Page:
by Wolf Richter, Wolf Street:
During prior incidents of an “inverted” yield curve, the Fed had no tools to get the market to push up long-term yields. Today it has one: the QE Unwind.
The price of three-month Treasury securities fell and the yield — which moves in the opposite direction — rose, ending the year at 1.39%, after having spiked to 1.47% on December 26, the highest since September 12, 2008. This is in the upper half of the Fed’s new target range for the federal funds rate (1.25% to 1.50%). Back in October 2015, the yield was still at 0%:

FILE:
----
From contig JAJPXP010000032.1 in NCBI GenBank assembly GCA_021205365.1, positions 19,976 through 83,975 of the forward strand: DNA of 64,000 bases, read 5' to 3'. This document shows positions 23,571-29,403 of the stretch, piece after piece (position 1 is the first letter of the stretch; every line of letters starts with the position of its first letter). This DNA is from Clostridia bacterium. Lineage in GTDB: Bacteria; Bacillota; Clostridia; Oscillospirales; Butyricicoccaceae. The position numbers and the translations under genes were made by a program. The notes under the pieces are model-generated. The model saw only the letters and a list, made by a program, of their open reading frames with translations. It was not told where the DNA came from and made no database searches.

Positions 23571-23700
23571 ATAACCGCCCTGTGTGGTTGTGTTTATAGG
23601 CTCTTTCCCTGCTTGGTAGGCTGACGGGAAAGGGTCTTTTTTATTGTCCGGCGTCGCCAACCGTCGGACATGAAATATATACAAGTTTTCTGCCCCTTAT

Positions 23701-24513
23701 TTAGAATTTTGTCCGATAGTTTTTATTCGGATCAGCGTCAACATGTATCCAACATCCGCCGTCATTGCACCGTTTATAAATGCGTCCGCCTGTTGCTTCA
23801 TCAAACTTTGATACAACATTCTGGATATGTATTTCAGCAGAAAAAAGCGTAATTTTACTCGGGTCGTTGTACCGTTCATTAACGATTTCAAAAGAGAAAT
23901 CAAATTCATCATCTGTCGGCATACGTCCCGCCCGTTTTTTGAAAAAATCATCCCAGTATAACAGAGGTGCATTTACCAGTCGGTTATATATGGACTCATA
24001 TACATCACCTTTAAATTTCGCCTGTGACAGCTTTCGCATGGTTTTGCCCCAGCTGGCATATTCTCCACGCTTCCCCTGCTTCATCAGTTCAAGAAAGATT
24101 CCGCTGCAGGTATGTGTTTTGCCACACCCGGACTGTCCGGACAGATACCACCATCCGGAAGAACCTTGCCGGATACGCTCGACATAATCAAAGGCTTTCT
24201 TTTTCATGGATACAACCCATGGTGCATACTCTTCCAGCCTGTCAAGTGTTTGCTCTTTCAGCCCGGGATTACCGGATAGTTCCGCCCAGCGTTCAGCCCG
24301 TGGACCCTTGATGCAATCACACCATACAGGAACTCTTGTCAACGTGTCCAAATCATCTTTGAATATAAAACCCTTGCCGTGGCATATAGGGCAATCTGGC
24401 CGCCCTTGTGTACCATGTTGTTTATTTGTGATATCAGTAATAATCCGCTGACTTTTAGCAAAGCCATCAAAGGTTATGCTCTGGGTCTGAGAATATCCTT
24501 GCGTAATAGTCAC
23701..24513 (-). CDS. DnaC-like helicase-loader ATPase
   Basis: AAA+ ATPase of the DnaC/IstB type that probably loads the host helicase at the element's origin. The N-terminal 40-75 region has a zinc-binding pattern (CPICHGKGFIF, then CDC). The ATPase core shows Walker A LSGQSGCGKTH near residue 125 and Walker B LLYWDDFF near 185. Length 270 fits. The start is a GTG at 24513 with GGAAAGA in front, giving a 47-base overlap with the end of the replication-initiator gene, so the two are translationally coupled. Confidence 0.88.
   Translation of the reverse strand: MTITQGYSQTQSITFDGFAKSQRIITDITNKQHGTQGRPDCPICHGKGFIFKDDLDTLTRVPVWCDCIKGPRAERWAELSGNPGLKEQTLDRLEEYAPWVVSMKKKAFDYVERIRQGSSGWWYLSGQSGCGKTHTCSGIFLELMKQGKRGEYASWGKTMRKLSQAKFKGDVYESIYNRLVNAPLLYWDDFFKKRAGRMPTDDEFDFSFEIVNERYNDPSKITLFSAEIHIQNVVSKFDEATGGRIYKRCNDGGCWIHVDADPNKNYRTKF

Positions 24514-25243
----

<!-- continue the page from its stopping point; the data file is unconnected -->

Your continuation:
The Fed is tightening, and clearly, this end of the Treasury market believes it.
The one-year Treasury yield rose to 1.76% on Thursday, and stayed there on Friday, the highest since September 20, 2008. It had fallen as low as 0.1% in 2011 and 2014. Note the nearly uninterrupted spike since September 8, 2017. Mid-September was when the QE Unwind transitioned from vague idea to a scheduled series of events:
The two-year yield hit 1.92% on Tuesday, the highest since Sep 30, 2008, and ended the year at 1.89%. Note the nearly uninterrupted spike since September 8:
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